In this lesson we are going to talk about an Italian expression typical of the spoken language, often used in colloquial and informal contexts, especially among younger people, but in reality among all age groups: “vabbè”. You have probably already heard this word, but you’re not sure on how you should use it and what is its meaning. Dont’t worry: this time of uncertainty has come to an end!
Uses and meanings of VABBÈ
The Italian expression vabbè actually comes from the phrase “va bene”(okay/all right), which you are undoubtedly familiar with, and is equally common in spoken language.
It basically derives from the union of the words “va” and “bene”, with the elision of the last syllable of “bene”, “ne”, and the accent on the final “e”. The result is, therefore, a truncated word, with the stress on the last syllable, “bè”.
Since it is a word typically used in spoken language and rarely found in the written one, which is only employed in colloquial and informal contexts, “vabbè” does not have a standardized spelling, although the most common and universally accepted one is “vabbè”, with a double B and accented “e” .
This particular spelling reflects the typical pronunciation of central and southern Italy and same goes for the less common one vabbeh, while in Northern Italy they usually use a different spelling, with a single B, written as one word, vabè or vabeh, or two different ones, va be’ or va beh.
The consonant doubling when combining two words, called phonosyntactic doubling, is typical of central and southern Italian dialects, and there are countless word in standard Italian, which were born exactly from the union of two words through phonosyntactic doubling.
For instance, this was the case for massì (sure…), from ma + sì; addio (goodbye), from a + dio; chissà (who knows), from chi + sa; arrivederci (see you), from a + rivederci; and the same goes for many other words.
However, apart from the different spellings, the expression vabbè is used in all Italian regions, and can have different meanings according to the context. We tried to categorize the meanings to make them more easily understandable and assimilable.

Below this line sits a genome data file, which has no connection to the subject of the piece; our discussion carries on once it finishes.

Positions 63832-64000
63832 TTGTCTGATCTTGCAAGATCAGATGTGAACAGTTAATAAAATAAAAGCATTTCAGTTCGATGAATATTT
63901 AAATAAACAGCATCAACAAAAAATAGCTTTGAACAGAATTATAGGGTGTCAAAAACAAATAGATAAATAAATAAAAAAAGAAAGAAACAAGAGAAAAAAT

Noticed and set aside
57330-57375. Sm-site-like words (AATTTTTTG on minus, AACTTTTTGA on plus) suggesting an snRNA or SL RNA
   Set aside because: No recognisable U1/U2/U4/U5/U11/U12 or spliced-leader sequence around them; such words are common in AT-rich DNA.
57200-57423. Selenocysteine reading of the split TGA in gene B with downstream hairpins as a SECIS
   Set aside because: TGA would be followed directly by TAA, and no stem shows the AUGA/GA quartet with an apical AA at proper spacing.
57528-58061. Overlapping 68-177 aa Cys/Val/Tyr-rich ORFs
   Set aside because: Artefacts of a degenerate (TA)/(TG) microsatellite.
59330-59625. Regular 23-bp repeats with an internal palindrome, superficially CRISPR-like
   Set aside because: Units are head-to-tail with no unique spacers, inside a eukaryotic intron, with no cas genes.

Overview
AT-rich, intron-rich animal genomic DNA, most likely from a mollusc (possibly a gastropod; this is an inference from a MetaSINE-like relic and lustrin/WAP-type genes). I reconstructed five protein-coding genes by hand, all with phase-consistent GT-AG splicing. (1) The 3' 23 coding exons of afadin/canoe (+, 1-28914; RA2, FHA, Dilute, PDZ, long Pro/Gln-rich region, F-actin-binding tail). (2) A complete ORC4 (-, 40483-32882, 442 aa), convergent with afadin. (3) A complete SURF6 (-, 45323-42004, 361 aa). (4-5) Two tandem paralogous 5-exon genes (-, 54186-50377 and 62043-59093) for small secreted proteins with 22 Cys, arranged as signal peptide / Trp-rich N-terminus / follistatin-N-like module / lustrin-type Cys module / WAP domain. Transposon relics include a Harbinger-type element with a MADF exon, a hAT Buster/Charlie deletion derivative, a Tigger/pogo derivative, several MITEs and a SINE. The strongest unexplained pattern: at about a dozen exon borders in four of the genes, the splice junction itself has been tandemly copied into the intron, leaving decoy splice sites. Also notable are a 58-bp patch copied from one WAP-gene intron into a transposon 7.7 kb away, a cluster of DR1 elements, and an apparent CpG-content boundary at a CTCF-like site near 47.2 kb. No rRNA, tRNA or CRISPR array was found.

When “vabbè” is not synonym for “va bene”
There are cases in which the two expressions are not interchangeable and it’s mandatory to use “vabbè”.
1. To express concession or acceptance
The most common case is the one of “vabbè” used to express concession or acceptance, often half-heartedly, somewhat reluctantly. For example:
– Stasera andiamo a cena dai miei? È da tanto che non li vediamo! (Are we going to my parents’ for dinner tonight? It’s been a long time since we last saw them!)
– Per forza? Non ho proprio voglia di vederli… (Do we have to? I don’t really want to see them…)
– Dai, lo sai che mia madre si preoccupa se non ci vede mai… ( Come on, you know my mom gets worried if she never sees us…)
– Vabbè, se ci tieni tanto… (Alright, if that’s what you want…)
In this case, vabbè can be often be accompanied by “non importa” (it doesn’t matter). Example:
– Mi dispiace ma non sono riuscita a rimandare l’appuntamento col mio capo. Domani non posso proprio venire alla tua festa. (I’m sorry but I couldn’t postpone the meeting with my boss. I can’t really come to your party tomorrow.)
– Vabbè, non importa. Possiamo sempre vederci un altro giorno.( It’s okay, it doesn’t matter. We can always see each other some other day.)
2. To minimize something that has been said
The second case is the one of “vabbè” used to minimize something that has been said. It can take different forms:
The form “se, vabbè” or “sì, vabbè” and the form “vabbè, dai”, are used to express disbelief with regard to something that has been said, often with the meaning of “addirittura!” (really!), “non esagerare!”( don’t go overboard!). Example:
– Mio padre mi ha promesso che se quest’anno vengo promossa mi regala una Ferrari. (My dad promised he’d give me a Ferrari if I passed this year)
– Sì, vabbè! Hai idea di quanto costi una Ferrari? (Really?! Do you even know how much a Ferrari is?)
– Stanotte non ho chiuso occhio: continuo a ripensare alla figuraccia che ho fatto ieri sera. Non so come ho fatto a non rendermene conto prima. (I barely slept last night: i keep thinking about the gaffe I made yesterday evening. I don’t know how I didn’t realize it sooner.)